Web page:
Password Update Policy

Is there any way to specify a policy for a password or vault that alerts you or reminds you to update a password on at a scheduled interval such as every month or every other week?


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Comments

  • BenBen AWS Team

    Team Member

    Hi @User_93854745

    At present there is not; sorry. Perhaps that is something we can consider for the future. Thanks for the suggestion. :)

    Ben

  • +1 for this one.

    Watchtower is great, I like to be able to see my password risk at a glance across all accounts, especially if you vault by account sensitivity. But the next logical step for those serious about managing risk is to establish your own personal policy, right? e.g. All sensitive accounts, need to have a password strength of excellent or better and must be changed at least every x days. You've got the first one already which is great, but if it's out on some breach list (that doesn't get picked up by your fancy watchtower feature), an excellent password strength isn't going to help you.

    I saw another thread asking for this feature and it was dismissed as "not appropriate for watchtower". I disagree, isn't providing an assessment of your risk across accounts exactly what watchtower is for?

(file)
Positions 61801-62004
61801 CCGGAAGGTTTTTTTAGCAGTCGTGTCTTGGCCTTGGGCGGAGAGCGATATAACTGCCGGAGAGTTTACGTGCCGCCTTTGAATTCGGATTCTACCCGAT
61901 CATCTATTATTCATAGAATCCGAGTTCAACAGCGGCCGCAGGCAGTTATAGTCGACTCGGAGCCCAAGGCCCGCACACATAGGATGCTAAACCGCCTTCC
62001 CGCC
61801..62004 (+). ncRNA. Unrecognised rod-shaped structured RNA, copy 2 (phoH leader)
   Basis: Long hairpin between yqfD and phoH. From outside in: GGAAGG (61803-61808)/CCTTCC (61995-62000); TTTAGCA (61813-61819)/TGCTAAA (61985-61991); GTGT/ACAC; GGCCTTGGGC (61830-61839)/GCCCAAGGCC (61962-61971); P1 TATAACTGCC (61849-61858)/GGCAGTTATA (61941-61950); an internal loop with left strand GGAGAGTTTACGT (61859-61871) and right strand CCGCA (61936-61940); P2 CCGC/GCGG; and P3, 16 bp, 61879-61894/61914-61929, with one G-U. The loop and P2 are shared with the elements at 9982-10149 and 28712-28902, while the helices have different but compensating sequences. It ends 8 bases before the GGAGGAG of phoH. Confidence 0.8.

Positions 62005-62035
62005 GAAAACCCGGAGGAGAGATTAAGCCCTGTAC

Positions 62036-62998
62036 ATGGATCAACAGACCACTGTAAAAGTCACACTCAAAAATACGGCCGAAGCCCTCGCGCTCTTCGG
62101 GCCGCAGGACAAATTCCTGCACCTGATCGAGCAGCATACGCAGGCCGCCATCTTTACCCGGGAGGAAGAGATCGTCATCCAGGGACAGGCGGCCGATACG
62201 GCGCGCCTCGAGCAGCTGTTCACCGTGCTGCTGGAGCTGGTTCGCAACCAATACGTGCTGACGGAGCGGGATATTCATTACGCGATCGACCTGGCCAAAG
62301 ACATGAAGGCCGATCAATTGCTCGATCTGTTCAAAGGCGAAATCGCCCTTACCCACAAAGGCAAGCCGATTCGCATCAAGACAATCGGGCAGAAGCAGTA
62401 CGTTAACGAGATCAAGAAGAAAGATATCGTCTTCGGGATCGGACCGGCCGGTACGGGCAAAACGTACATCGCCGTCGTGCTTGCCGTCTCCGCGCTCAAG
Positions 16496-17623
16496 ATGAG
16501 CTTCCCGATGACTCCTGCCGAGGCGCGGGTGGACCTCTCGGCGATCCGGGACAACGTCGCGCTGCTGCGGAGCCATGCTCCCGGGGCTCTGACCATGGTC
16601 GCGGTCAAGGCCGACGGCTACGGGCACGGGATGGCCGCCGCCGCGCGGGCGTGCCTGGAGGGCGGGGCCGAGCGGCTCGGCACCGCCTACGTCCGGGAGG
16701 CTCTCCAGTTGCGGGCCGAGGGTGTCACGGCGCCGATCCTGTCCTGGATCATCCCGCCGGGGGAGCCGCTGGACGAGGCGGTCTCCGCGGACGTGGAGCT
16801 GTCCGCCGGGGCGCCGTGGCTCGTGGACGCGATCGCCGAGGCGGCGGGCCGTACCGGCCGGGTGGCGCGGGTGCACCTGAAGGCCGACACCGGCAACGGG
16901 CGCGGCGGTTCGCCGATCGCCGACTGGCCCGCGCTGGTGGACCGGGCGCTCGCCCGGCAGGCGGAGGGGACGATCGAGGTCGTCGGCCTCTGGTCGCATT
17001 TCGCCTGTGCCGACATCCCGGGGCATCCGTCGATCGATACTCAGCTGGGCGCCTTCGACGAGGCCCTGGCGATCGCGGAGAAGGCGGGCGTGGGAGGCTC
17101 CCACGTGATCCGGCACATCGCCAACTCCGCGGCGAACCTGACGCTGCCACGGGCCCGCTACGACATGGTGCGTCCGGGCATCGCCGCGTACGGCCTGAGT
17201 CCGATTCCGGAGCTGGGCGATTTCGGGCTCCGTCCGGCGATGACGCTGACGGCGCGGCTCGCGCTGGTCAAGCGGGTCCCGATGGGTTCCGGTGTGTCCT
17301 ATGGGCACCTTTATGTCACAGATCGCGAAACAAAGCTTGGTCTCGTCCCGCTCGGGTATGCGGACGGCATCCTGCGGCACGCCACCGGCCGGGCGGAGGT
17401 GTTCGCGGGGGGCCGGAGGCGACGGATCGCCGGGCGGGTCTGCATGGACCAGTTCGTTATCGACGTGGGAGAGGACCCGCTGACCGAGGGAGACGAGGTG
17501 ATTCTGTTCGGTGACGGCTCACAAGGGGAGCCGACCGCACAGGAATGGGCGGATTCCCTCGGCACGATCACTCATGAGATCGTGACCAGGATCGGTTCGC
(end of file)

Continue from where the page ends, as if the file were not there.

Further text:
There's a good reason we establish password policies at work

    Even if we could sort by the password last changed attribute, it could be accomplished ad hoc. Sorting by last modified will include changes on any attribute on that record I presume, so that doesn't cut it.

    Feature request aside. Nice work on the product, I recommend it when asked.

    Rob

  • Shoudn’t passwords be changed only when there is a risk of compromise?

    https://www.infoworld.com/article/3194705/nist-to-security-admins-youve-made-passwords-too-hard.html